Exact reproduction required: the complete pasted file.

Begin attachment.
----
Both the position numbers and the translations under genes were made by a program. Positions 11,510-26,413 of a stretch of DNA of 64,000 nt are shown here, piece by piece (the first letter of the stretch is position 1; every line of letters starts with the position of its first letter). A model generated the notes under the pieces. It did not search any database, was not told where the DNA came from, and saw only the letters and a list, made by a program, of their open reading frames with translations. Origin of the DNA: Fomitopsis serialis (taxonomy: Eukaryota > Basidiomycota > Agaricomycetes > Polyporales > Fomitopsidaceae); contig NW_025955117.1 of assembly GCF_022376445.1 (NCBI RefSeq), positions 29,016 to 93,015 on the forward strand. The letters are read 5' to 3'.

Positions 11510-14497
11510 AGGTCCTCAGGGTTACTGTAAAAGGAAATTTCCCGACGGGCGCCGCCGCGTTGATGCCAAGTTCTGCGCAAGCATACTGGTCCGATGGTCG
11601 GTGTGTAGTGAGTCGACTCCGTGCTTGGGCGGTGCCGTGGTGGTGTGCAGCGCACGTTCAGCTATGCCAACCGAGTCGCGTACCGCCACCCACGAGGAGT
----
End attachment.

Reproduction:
Both the position numbers and the translations under genes were made by a program. Positions 11,510-26,413 of a stretch of DNA of 64,000 nt are shown here, piece by piece (the first letter of the stretch is position 1; every line of letters starts with the position of its first letter). A model generated the notes under the pieces. It did not search any database, was not told where the DNA came from, and saw only the letters and a list, made by a program, of their open reading frames with translations. Origin of the DNA: Fomitopsis serialis (taxonomy: Eukaryota > Basidiomycota > Agaricomycetes > Polyporales > Fomitopsidaceae); contig NW_025955117.1 of assembly GCF_022376445.1 (NCBI RefSeq), positions 29,016 to 93,015 on the forward strand. The letters are read 5' to 3'.

Positions 11510-14497
11510 AGGTCCTCAGGGTTACTGTAAAAGGAAATTTCCCGACGGGCGCCGCCGCGTTGATGCCAAGTTCTGCGCAAGCATACTGGTCCGATGGTCG
11601 GTGTGTAGTGAGTCGACTCCGTGCTTGGGCGGTGCCGTGGTGGTGTGCAGCGCACGTTCAGCTATGCCAACCGAGTCGCGTACCGCCACCCACGAGGAGT